Congress must shoot down the defense authorization bill

A few days ago, I wrote that the compromise is the Senate over the detainee language in the defense authorization bill was a good thing. Well, after reading more about it, it’s clear that Americans are still in danger of being detained indefinitely by their own government without formal charge, as Sheldon Richman of the Foundation for Economic Education explains at Reason:

Permit me to state the obvious: The government shouldn’t be allowed to imprison people indefinitely without charge or trial. It shouldn’t be necessary to say this nearly 800 years after Magna Carta was signed and over 200 years after the Fifth Amendment was ratified.

Yet this uncomplicated principle, which is within the understanding of a child, is apparently lost on a majority in the U.S. Senate. Last week the Senate voted 61-37 in effect to authorize the executive branch to use the military to capture and hold American citizens indefinitely without trial—perhaps at Guantanamo—if they are merely suspected of involvement with a terrorist or related organization—and even if their suspected activity took place on U.S. soil.

The provision, which is included in the National Defense Authorization Act, was drafted without a public hearing by Sens. Carl Levin (D-Mich.) and John McCain (R-Ariz.). Sen. Mark Udall (D- Colo.) sponsored an amendment to remove the power, but the amendment was defeated. A related provision requires that terrorism suspects who are not citizens be held by the military rather than being tried in a civilian criminal court. (The executive branch can waive this requirement after certifying to Congress that the waiver is a matter of national security.)

The right of habeas corpus is preserved for citizens, but this is the barest minimal protection of a suspect’s rights.
What we have here is a shameful move to further undermine two or more pillars of the traditional American criminal justice system (to the extent it still exists). Suspects are just that: suspects. Before being imprisoned, they are entitled to notice of the charges and a proper trial before a jury in which the government has the burden of proof.

Moreover, the United States has an old principle of law that severely restricts the military’s involvement in domestic law enforcement. As Gene Healy of the Cato Institute notes, the 1887 Posse Comitatus Act sets “a high bar for the use of federal troops in a policing role. That reflects America’s traditional distrust of using standing armies to enforce order at home, a distrust that’s well-justified.” (See Healy’s Freeman article “Blurring the Civilian-Military Line.”)
Some downplay the significance of the Levin-McCain provision because it merely would codify powers already exercised by Presidents Obama and George W. Bush. Perhaps. But these are powers no president should have ever possessed. So they shouldn’t enshrined in law.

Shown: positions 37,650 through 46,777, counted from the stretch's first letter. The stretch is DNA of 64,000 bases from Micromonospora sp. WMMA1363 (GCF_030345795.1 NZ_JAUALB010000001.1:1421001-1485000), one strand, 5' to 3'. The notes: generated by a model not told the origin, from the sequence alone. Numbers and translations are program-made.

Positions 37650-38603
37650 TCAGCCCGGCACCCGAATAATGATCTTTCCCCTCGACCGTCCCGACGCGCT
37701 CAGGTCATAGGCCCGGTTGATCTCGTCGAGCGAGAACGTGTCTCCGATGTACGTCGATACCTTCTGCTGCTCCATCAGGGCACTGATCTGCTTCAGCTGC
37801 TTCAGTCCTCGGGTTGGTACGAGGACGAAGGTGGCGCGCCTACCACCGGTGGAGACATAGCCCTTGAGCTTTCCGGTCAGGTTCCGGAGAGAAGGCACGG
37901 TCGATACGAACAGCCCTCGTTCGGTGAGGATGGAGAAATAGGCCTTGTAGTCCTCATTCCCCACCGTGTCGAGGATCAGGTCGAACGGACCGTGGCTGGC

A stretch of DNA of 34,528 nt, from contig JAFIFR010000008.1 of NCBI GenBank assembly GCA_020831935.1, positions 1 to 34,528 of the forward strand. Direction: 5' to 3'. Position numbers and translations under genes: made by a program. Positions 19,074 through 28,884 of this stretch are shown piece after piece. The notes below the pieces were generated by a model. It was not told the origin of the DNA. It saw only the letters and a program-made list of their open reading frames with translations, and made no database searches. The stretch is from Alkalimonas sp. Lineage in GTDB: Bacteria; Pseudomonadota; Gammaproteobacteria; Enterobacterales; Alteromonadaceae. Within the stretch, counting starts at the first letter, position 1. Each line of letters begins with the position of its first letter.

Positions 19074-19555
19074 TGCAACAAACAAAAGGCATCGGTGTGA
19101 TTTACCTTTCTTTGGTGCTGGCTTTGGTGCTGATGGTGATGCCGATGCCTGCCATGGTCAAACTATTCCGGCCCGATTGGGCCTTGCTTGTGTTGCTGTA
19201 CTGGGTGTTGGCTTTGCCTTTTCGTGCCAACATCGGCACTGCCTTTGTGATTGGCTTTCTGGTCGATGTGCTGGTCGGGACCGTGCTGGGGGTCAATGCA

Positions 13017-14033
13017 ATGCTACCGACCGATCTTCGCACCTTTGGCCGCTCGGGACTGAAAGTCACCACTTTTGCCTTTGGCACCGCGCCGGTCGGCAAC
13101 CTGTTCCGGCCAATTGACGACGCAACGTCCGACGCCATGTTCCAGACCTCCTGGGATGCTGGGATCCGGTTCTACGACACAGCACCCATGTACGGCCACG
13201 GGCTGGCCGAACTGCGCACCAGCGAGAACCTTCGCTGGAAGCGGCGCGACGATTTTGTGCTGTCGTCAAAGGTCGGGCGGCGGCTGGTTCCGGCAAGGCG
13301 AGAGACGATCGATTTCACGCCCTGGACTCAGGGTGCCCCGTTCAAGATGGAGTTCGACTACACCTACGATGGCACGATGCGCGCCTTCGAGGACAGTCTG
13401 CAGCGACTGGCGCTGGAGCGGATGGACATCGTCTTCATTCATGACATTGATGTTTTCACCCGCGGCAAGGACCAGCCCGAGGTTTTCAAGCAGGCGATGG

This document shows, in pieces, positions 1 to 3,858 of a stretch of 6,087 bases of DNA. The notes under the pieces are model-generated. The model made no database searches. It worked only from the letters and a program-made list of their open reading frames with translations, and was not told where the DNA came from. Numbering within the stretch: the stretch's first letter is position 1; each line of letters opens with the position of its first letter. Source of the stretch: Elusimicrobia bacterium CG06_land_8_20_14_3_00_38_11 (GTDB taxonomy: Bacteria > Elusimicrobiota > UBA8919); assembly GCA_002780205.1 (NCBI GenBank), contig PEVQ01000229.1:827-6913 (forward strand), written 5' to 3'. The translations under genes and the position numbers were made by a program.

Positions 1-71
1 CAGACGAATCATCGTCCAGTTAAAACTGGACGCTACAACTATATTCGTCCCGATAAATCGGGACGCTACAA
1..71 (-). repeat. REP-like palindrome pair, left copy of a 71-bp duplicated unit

Udall says the provision goes further than mere codification: “[T]he secretary of defense, the directors of national intelligence and the FBI, and the White House—along with numerous defense experts—have said this would amount to a significant expansion of the military’s detention authority… . These changes to our laws would also authorize the military to exercise unprecedented power on U.S. soil.”

Regardless, make no mistake about the scope of the provision: “[T]he statement of authority to detain does apply to American citizens and it designates the world as the battlefield, including the homeland,” said Sen. Lindsey Graham (R-S.C.) in defense of the provision.
Rep. Justin Amash (R-Mich.), called the provision “one of the most anti-liberty pieces of legislation of our lifetime.”

Levin and McCain answered their critics in a Washington Post op-ed, writing, “[T]he administration has broad authority to decide who is covered by this provision and how and when such a decision is made.”

Are we supposed to be comforted by unchecked presidential discretion? As I recall, the American revolution had something to do with an objection to arbitrary power.

“Essentially,” writes Andrew Napolitano, “this legislation would enable the president to divert from the criminal justice system, and thus to divert from the protections of the Constitution, any person he pleases.”

As we’ve seen over the last 10 years, since 9/11, giving such broad authority to one branch of government is a recipe for disaster. This why the Founding Fathers put checks-and-balances in place and protected basic liberties, including the Great Write of Habeas Corpus.

While those pushing this language may have the best intentions, there is little doubt that it will eventually be used in a manner that it was not intended — especially the the war on terrorism is slowly being more broadly defined and even non-violent political groups are being labeled as domestic extremists. Again, remember the DHS handbook on “domestic extremism” or the MIAC report?

I’m not a conspriacy theorist, but as Bob Barr said during a 2008 hearing before the House Judiciary Committee, “Every administration that comes in takes the powers that it inherits from its predecessor as a floor, not a ceiling.” Members of Congress, especially those that claim to be defenders of the Constitution, must keep that in mind as they move forward with this blatantly unconstitutional bill.

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